With a recent update named the Zodiac Age, further improving the game, it is hard to compare XII to any other Final Fantasy games since it is just… different. Once you get through the first few slow hours and get used to the game, XII is probably one of the most exciting and rewarding JRPG experience around.

Final Fantasy XII has an HD remaster on PS4, XBOX One and Switch.

3 - Final Fantasy VIII

Final Fantasy VIII is pretty much the strangest entry in the series. It reinvents the active time battle wheel while still taking into consideration a lot of good factors in previous games. The armors and accessories were replaced with the new junction system – opening up brand new options for customization. Each character has their own combat style, decided by their set weapons.

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Part 8's main villain

The biggest change in FF VIII, however, is the new focus on summoning. Combined with the built-in collectible card game and a completely new level scaling mechanic, everything in VIII were bold and fresh – a step in the right direction. All the new changes mesh together pretty well, giving the players freedom of choosing their adventure how they see fit.

The game was set in a planet consists of five landmasses based on Europe – with a level of details unprecedented. And with the advent of 3D models, VIII has improved a lot from VII’s base designs, giving the players the chance to see Squall and co. in greater detail.

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Squall and Rinoa

Lastly, Square Enix has finally decided to give Final Fantasy VIII some love, as the HD remaster is going to hit PC, PS4, XBOX One and Switch next month.

2 - Final Fantasy X

Released on the height of PS2 gaming, Final Fantasy X is probably one of the most beloved entry in the franchise. As time passes, people have slowly realized the brilliance behind this game – as what made it corny is actually quite enjoyable. Coupled with one of the best turn-based systems in the series, Final Fantasy X’s high placement on this list is very justified.

FF X's main characters, drawn by Yoshitaka Amano - Final Fantasy's original artist

A fairly linear gaming experience, Final Fantasy X comes with large and detailed environments dotted with dungeons involving great puzzles. However, at the time, the graphics are the best selling point of the game, and at 2001, the processing power of the PlayStation 2 has allowed the game’s graphics to move to the next generation, making the Asia based land Spira and the models of characters look better than ever.

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The gorgeous world design

The relationship in Final Fantasy X was very well written – watching the bond between Tidus and Yuna grow alongside their adventures is something sorely missed in later FF games. On a more tangible level -for the first time in the series, all the cut scenes have full voice acting. Combined that with the corny dialogue, Square has been really successful in making every moment of their romance highly emotional and fluid.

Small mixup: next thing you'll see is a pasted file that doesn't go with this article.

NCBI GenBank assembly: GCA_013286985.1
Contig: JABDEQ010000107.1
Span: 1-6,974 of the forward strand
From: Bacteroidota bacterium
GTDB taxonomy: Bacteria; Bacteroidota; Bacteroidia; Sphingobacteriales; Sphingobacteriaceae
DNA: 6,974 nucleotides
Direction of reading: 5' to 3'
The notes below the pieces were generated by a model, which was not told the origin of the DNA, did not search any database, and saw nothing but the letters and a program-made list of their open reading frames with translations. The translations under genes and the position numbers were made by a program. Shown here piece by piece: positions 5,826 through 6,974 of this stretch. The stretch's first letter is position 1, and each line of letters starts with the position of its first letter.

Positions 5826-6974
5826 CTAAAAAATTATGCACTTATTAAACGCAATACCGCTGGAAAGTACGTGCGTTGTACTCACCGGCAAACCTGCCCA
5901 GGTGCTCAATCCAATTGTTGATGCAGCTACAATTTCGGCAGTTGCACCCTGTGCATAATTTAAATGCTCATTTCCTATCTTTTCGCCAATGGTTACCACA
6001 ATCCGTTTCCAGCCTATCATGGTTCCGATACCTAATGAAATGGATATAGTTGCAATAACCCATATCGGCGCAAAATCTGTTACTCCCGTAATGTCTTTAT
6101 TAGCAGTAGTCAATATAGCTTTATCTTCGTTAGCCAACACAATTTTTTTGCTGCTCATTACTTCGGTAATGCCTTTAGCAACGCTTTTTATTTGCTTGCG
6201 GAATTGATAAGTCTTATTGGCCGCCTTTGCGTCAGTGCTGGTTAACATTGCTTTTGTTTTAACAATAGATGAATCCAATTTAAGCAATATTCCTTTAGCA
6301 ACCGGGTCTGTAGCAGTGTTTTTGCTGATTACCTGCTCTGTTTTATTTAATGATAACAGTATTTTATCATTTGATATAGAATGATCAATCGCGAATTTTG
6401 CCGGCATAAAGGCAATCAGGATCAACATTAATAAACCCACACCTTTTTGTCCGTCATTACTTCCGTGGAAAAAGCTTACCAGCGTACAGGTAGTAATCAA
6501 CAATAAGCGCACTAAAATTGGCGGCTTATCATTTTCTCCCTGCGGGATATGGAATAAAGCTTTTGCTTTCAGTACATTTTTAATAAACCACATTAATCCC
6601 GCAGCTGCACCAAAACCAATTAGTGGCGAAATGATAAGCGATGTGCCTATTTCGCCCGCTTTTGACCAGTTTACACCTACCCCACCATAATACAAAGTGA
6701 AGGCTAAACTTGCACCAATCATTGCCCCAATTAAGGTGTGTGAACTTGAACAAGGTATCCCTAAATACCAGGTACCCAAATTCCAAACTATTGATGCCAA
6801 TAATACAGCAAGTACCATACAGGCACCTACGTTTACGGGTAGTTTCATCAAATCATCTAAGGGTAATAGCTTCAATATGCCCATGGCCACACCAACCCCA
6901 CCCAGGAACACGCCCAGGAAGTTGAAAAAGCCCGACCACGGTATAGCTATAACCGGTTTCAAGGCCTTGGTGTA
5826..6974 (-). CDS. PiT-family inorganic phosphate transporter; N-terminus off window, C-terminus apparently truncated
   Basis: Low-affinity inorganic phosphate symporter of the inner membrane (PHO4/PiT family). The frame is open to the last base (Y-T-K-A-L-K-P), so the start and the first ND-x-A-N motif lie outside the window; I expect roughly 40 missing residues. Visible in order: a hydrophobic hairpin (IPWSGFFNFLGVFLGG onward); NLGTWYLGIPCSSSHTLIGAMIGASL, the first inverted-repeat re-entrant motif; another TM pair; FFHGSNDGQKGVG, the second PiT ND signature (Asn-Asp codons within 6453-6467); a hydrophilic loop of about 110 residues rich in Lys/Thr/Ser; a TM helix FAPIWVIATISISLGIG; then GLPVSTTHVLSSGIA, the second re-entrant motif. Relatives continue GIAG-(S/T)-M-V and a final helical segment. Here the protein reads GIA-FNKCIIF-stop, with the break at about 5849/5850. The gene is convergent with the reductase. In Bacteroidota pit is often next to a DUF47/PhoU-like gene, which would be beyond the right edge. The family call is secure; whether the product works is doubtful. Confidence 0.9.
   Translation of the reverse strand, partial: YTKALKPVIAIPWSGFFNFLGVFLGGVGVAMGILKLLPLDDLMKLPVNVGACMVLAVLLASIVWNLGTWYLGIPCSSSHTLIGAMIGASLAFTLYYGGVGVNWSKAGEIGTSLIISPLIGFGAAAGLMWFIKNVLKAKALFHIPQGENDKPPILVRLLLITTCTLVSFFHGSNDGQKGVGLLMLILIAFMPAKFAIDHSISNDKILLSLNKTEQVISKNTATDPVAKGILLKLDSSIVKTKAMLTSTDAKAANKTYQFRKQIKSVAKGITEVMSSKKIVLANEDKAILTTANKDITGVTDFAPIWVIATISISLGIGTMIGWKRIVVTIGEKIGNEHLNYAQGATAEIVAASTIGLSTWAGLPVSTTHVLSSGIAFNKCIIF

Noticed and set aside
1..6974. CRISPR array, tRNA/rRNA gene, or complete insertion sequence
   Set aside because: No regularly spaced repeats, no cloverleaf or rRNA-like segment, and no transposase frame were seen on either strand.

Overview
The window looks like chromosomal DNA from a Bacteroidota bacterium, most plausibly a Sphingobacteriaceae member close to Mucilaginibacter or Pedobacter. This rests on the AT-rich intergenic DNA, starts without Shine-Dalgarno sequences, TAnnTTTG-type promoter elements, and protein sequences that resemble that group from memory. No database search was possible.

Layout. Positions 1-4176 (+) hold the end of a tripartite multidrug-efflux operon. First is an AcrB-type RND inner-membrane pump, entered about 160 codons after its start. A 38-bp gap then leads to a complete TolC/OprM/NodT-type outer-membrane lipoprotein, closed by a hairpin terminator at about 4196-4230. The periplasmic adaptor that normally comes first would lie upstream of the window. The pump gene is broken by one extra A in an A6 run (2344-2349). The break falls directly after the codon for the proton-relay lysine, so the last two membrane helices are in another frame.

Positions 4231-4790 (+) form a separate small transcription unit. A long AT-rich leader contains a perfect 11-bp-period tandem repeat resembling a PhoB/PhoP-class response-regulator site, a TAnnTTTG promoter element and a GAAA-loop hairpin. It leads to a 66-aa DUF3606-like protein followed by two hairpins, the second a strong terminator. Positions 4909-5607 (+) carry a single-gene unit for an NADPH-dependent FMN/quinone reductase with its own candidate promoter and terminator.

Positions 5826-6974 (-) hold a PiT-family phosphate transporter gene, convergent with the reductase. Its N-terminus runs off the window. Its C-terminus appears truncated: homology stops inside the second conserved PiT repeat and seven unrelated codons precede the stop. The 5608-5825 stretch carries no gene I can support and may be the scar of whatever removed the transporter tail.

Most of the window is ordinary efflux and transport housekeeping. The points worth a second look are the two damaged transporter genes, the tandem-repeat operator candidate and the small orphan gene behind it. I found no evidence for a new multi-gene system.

Furthermore, Final Fantasy X’s gameplay has to get back to the root of the series, with turn-based combat replacing the active time battle system. Combined with the depth added by the sphere grid, a character’s class can be highly customizable. Blitzball, the underwater sport minigame, is also something that needs to be mentioned – as a lot of fans has demanded Square to make a standalone Blitzball game.

The HD collection for Final Fantasy 10 is available on all system – the direct sequel of FF 10 isn’t as good, however.

1 - Final Fantasy VI

Consider by many the best in the whole franchise, 1994’s Final Fantasy VI is a massive hit in every sense of the word. Released in the United States as Final Fantasy 3, the last 16 bit FF entry features a huge cast of more than 12 characters. Combined that with the steampunk world design, FF VI has set the trend for many a game released in the late nineties. In this setting, magic has become the stuff of legend, while the world has become filled with advanced technology from the Second Industrial Revolution.

The story of FF 6 was highly regarded for a reason – it is paced perfectly. The first half was solely made for introducing the players to the main cast of characters, from the protagonist Terra Branford to the rogue treasure hunter Locke Cole. That allows those characters to grow and make connections to each other – an incredible feat since there are more than a dozen character on your side. The second part of the game opens up the story, letting the player complete the story in a non-linear order – that degree of freedom in playing is pretty much unheard of at the time. The gameplay aspects of FF6 is also not to be trifled with – as there are just so many new things to tinker and experiment with - unique magic spell and customized summoning system are the two things that we can get immediately from the top of our head.

Final Fantasy 16 with its steampunk world design

Most fans of the series would not be surprised to see Final Fantasy VI being number 1. To the majority of players, FF6 is not only their favorite entry of the series but also their favorite game ever.

The main cast of FF VI

Every aspect of Final Fantasy VI, from the compelling story to the highly customizable combat system and the excellent world designs have combined to create a nearly perfect Final Fantasy experience. 25 years later, Square Enix still hasn’t able to beat this game. This is probably Square at their very best.

You can get the game now on PC, Android, and iOS.